Last modified on 31 May 2014, at 11:36

a picture paints a thousand words

EnglishEdit

EtymologyEdit

Reportedly first used by Frederick R. Barnard, in Printer's Ink (December, 1921) while commenting that graphics can tell a story as effectively as a large amount of descriptive text.[1]

ProverbEdit

a picture paints a thousand words

  1. Alternative form of a picture is worth a thousand words.
    • 1971, David Gates (of Bread), If, from Manna album:
      If a picture paints a thousand words
      Then why can't I paint you;
      The words will never show
      The you I've come to know.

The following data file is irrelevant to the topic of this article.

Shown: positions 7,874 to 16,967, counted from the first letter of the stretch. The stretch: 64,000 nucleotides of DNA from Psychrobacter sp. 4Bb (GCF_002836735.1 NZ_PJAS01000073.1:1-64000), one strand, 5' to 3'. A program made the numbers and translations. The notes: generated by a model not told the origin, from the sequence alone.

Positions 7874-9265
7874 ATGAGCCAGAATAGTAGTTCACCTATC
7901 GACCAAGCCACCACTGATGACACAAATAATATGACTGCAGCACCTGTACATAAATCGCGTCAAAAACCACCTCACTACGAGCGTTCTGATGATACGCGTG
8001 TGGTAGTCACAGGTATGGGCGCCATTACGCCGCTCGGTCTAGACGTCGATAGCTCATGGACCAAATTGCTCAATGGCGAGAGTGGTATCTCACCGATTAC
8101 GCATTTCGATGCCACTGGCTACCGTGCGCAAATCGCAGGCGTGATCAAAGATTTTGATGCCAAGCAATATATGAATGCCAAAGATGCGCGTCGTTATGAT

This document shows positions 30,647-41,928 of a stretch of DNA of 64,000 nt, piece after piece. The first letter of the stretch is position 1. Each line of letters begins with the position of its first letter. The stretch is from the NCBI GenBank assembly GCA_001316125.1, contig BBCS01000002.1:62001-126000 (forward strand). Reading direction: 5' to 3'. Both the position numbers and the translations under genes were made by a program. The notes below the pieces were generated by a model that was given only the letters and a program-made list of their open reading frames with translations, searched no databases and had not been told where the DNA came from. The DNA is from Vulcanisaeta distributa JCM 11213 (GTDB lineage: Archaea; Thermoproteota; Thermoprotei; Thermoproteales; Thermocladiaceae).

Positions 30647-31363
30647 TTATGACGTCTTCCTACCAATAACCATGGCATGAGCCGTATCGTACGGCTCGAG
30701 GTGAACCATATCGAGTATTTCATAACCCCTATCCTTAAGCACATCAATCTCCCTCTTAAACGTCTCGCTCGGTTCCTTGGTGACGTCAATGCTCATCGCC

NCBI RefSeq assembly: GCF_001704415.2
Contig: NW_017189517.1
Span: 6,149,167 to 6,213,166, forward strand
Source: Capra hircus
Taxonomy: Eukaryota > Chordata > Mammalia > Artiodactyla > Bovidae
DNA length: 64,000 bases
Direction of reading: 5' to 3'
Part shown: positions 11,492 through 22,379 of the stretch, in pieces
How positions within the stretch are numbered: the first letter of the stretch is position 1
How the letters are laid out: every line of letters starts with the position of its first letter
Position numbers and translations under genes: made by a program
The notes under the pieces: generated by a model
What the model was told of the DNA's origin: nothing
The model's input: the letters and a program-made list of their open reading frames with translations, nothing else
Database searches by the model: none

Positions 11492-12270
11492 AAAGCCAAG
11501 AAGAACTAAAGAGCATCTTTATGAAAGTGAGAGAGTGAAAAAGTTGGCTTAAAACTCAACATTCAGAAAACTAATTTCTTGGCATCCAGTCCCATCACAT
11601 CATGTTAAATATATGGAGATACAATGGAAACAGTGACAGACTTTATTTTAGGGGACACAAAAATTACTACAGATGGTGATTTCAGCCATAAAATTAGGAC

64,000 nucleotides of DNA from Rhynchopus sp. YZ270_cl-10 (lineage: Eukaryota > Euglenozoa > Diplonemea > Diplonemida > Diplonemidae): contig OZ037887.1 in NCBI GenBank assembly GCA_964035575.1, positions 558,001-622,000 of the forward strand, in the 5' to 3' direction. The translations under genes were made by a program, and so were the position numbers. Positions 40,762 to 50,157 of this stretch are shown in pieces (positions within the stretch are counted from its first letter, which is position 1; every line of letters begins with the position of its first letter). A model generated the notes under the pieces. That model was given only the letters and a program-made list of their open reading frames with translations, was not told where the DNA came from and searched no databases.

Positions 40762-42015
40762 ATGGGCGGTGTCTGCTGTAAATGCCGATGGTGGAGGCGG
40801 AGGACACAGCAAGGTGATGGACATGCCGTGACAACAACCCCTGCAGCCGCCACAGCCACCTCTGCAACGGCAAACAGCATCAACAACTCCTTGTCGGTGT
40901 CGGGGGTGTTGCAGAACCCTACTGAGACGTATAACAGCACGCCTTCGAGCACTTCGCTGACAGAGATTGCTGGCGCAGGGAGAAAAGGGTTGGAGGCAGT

• 1989, Alan Kay, quoted in Kʻo-tung Huang, Timothy D. Huang, Introduction to Chinese, Japanese and Korean Computing, World Scientific, ISBN 9971506645, p. 9:
      Most human beings, no matter how familiar they are with abstract symbols, respond to voice and images better than written language. In other words, A picture paints a thousand words.
    • 2006, Paul Shakespeare, Building a Dune Buggy: The Essential Manual, ISBN 1904788734, p. 52:
      See accompanying diagram: a picture paints a thousand words, and all that!

TranslationsEdit

ReferencesEdit

  1. ^ Origin of "a picture is worth a thousand words" at www.phrases.org.uk